Fight against hunger too slow and uneven (Gs Paper 2)

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The Millennium Development Goal of halving the proportion of chronically undernourished people in developing countries by 2015 is within reach. But progress must accelerate by the end of this year

Almost 800 million people, or one in nine in the world, continue to suffer from hunger. The number of hungry people has declined globally by more than 167 million over the last decade, and by more than 200 million since 1991; 780 million of the chronically hungry are in developing countries, where their share has declined from 23.4 per cent in 1991 to just under 13.0 per cent at the end of 2014.
Thus, according to the latest State of Food Insecurity in the World (SOFI 2015) report, the Millennium Development Goal (MDG) of halving the proportion of chronically undernourished people in developing countries by 2015 is within reach, but only if progress accelerates sufficiently by the end of this year.
Progress too slow

At the 1996 World Food Summit (WFS), heads of government and the international community committed to reducing the number of hungry people in the world by half. Five years later, the MDGs lowered the level of ambition by seeking to halve the proportion of the chronically undernourished.
By the end of 2014, 72 developing countries had reached the MDG Goal 1 target. Of these, 29 have also achieved the more ambitious WFS goal. However, the number of hungry people in the world has only declined by a fifth from the billion estimated for 1991.
…and uneven

Overall progress has been highly uneven. Some countries and regions have seen only slow progress in reducing hunger, while the number of hungry has even increased in several cases.
In sub-Saharan Africa, more than one in four people remains chronically hungry, while Asia, the world’s most populous continent by far, is also home to over half a billion hungry people. Meanwhile, Latin America, the Caribbean, East and Southeast Asia have significantly reduced both the share and the number of undernourished. Most countries have reached the MDG target. West Asia and Central Africa have seen a rise in the share of the hungry compared to 1991, while progress in sub-Saharan Africa, South Asia and Oceania has not been sufficient to meet the MDG hunger target by 2015.
Lessons from experience

While there is no one-size-fits-all solution for how to improve food security, SOFI 2015 identifies several factors that have played a critical role in achieving the hunger target.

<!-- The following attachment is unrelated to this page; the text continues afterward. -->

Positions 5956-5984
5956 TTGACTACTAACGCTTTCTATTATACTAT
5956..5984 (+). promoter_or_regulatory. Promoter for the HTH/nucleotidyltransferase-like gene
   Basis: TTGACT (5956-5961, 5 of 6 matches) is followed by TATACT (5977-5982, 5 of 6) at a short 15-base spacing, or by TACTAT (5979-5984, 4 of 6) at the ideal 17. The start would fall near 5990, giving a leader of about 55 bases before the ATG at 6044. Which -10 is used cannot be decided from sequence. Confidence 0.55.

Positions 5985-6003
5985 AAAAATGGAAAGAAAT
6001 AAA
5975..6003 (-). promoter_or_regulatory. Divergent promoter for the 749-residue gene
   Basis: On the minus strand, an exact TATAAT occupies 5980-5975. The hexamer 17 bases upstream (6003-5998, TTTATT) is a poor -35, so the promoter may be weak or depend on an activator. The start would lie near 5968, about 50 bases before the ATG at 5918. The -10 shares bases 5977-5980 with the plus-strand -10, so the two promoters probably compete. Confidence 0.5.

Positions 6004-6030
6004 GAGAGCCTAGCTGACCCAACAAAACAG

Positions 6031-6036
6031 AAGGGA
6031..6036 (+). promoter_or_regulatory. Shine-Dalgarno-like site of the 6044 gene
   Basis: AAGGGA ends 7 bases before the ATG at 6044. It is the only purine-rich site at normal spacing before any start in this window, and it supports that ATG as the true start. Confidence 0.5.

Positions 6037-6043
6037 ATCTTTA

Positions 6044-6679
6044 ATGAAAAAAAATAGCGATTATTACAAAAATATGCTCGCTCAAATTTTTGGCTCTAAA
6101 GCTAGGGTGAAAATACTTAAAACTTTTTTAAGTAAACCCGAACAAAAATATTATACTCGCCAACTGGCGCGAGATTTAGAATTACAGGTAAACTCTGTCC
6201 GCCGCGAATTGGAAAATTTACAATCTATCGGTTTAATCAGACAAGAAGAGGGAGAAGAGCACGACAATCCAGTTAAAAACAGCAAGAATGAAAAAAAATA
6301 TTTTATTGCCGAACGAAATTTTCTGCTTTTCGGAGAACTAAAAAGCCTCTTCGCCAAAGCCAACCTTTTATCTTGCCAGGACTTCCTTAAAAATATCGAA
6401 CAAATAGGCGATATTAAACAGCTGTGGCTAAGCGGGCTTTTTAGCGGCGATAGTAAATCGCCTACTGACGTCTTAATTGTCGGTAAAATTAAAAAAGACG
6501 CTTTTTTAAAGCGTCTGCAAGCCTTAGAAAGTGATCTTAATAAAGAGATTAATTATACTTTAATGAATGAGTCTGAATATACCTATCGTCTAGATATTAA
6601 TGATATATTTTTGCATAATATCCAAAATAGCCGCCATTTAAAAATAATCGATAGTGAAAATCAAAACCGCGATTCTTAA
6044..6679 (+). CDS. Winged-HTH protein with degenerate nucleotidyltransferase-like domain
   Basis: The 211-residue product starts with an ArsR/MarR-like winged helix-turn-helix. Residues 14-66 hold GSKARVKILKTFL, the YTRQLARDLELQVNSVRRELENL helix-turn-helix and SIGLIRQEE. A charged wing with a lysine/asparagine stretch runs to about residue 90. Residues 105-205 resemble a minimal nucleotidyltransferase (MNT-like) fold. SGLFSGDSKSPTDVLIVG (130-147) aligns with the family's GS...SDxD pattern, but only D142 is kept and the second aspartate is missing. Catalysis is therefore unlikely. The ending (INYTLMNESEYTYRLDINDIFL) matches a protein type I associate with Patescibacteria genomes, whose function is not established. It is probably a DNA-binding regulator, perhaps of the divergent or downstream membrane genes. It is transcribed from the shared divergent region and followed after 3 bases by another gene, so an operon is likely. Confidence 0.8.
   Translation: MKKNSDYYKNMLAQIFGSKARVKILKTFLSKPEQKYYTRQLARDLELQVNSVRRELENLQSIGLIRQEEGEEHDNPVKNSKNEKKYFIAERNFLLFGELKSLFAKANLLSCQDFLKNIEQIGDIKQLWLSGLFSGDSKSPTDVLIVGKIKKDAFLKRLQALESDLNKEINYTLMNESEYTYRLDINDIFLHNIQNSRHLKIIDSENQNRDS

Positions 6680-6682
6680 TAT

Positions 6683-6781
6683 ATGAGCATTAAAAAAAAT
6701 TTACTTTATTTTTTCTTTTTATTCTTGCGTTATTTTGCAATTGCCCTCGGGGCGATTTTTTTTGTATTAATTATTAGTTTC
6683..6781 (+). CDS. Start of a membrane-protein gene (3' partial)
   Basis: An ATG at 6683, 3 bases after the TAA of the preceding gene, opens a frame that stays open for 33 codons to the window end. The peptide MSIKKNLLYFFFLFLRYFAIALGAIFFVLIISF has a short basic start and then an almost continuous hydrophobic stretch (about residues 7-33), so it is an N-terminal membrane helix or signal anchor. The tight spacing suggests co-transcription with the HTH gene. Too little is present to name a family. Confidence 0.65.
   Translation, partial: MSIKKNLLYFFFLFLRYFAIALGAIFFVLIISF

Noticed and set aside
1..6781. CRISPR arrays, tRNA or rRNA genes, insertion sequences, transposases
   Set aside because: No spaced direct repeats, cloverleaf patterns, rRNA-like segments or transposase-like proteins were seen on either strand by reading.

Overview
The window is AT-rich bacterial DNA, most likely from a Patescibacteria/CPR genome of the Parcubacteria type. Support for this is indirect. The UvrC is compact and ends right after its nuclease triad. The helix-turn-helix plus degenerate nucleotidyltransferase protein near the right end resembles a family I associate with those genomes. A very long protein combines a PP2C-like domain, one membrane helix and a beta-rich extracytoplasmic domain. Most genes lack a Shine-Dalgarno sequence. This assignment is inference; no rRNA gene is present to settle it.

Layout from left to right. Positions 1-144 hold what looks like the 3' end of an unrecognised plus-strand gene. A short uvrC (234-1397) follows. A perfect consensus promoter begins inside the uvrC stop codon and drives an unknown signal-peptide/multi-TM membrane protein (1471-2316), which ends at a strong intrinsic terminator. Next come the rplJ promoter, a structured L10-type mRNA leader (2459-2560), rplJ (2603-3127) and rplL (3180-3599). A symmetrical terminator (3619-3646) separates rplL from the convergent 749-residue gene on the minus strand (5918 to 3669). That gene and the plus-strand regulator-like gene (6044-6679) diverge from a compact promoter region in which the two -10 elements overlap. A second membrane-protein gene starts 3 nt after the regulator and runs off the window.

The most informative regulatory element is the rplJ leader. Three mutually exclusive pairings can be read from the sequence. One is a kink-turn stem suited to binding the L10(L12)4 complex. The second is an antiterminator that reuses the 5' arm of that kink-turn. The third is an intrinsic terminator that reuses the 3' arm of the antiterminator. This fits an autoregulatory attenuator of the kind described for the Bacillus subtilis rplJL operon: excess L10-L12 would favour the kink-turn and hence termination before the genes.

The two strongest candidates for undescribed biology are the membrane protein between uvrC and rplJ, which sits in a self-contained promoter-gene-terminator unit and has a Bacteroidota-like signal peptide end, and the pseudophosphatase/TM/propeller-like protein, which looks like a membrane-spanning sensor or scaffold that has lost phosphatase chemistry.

Growth needs to be inclusive to reduce poverty and hunger. Access to food has improved rapidly and significantly in countries that have experienced inclusive economic growth, notably in East and South-East Asia. Better performers in Africa met the MDG hunger target while those that made slow progress did not.
Raising the productivity of family farmers can be an effective way out of poverty and hunger by increasing net incomes and in town investments for further improvements. improved agricultural productivity, especially by small holder family farmers and incomes, leads to poverty and hunger reduction.
Economic growth is usually helpful as it can expand the fiscal revenue base, including to finance social transfers and other assistance programmes. In Latin America and South Asia, social protection has made the difference, especially for the rural poor, who comprise 78 per cent of the poor globally.
The expansion of social protection — cash transfers to vulnerable households, food vouchers, health insurance or school meal programmes — correlates strongly with progress in hunger reduction. Besides the direct impact on relieving hunger and poverty, social protection can enable those with fewer assets to boost their incomes, and invest more, thus enhancing their resilience.
SOFI 2015 estimates that some 150 million people worldwide have escaped extreme poverty thanks to social protection. However, more than two-thirds of the world’s poor still do not have access to regular social support. Transfers help households manage risk and mitigate shocks that would otherwise trap them in poverty and hunger.
With the number of undernourished people remaining “unacceptably high”, the need to strengthen the political commitment to eliminate hunger cannot be overemphasised. The pledges of the Community of Latin America and the Caribbean at its 2013 summit and of the 2014 African Union summit to end hunger in their respective continents by 2025 are very encouraging. In 2015, the governments of the world are expected to strengthen financing for development, commit to the post-2015 Sustainable Development Goals and ensure the needed collective action to address global warming. SOFA 2015 is a timely reminder of the enduring legacy of needless hunger and poverty which we must eliminate by 2030.
(Jomo Kwame Sundaram is the Coordinator for Economic and Social Development at the Food and Agriculture Organization and received the 2007 Wassily Leontief Prize for Advancing the Frontiers of Economic Thought.)
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